Eating Locally Year Round
Of course, we all know the environmental benefits of eating locally grown food. In much of the country, it's still tricky to eat locally year round. It's tricky, but not impossible.
Here are some tips to help you:
- Become a seasonally savvy shopper and learn what’s in season in your neck of the woods and when. This makes it easier to shop for local food. Epicurious has an easy-to-use map, making it quick and simple to learn what’s in season. You can even click on the list to get recipes in case you're stumped.
- Whole Foods Markets often have locally grown produce, even in the winter. Many of these items come from local greenhouses and root cellars. Even if the local produce pickins are slim, Whole Foods Markets often has other local foods, such as meat, baked goods, tomato sauces, ice creams, and more. Every Whole Foods Market in the North Atlantic region has a Forager. Kathleen Connolly, Forager at the Newton, Massachusetts Whole Foods Market explains: "Every Whole Foods Market in our region has a forager whose duties, in addition to their everyday responsibilities, are finding local companies whose goals and mission are similar to ours and helping them bring their product to sell at Whole Foods."
- Get familiar with LocalHarvest.org. They are a fantastic resource to help you find local foods – even during the off-season. You might be surprised to find winter farmer’s markets (I just found one near me!) and CSAs offering greenhouse grown produce, vegetables stored in root cellars, and meat.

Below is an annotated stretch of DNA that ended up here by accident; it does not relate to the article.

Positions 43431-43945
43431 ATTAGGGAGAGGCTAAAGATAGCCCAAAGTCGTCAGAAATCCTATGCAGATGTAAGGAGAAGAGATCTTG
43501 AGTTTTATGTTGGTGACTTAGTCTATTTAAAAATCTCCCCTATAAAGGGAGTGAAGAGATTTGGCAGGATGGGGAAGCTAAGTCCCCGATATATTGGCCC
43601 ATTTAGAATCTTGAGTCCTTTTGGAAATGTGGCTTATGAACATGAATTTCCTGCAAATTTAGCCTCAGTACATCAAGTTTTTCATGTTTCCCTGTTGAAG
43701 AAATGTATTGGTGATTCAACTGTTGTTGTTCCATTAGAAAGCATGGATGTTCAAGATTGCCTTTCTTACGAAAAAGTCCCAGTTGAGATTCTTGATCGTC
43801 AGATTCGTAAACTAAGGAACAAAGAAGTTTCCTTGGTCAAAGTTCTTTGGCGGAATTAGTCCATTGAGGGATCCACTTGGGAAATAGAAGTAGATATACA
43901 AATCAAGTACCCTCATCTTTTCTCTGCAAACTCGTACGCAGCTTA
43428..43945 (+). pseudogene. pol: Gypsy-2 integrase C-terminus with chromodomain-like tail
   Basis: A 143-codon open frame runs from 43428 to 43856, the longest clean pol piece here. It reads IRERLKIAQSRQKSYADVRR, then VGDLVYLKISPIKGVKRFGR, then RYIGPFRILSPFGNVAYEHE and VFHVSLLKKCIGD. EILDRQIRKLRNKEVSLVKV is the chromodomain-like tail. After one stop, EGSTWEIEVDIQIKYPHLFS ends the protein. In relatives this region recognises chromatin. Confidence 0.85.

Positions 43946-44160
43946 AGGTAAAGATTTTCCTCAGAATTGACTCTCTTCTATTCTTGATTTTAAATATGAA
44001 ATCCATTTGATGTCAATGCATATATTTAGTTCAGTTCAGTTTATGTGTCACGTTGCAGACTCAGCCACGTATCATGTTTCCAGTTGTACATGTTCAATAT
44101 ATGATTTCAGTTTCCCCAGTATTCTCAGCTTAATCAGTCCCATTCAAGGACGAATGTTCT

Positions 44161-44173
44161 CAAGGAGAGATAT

- Think about what our ancestors did: they made their food last throughout the winter. You can freeze, store root veggies, or can. I’m a big fan of canning. How about some tomato sauce, salsa, jam, or applesauce? PickYourOwn.org is a helpful resource for canning practically anything. Freezing is an effortless option. Most recently, we’ve frozen pesto sauce (which you cannot can, so freezing is the best option to preserve), apple pies using apples that we picked at local orchards, and marinara sauce from backyard tomatoes!Back in the olden days, many homes also had root cellars. Root vegetables and squash are readily available in chillier climates right now, so stock up! Get your hands on some local yams, squash, carrots, and turnips and store them in a damp, dark spot in your basement. Here are some tips on building a root cellar. If your house is old, it may already have a root cellar! It's too late to can stuff for this winter, so when planning your garden, think about things you can preserve for next winter.
- Start an indoor garden. We have an Aerogarden in our kitchen, which allows us to have fresh homegrown produce year round. It uses hydroponics, so there’s no soil or mess. Check out the photo below...we just started getting tomatoes! They're not ready for harvest so I can't tell you how they taste, but we'll find out soon and I'll report back.
This was originally posted on February 12, 2012.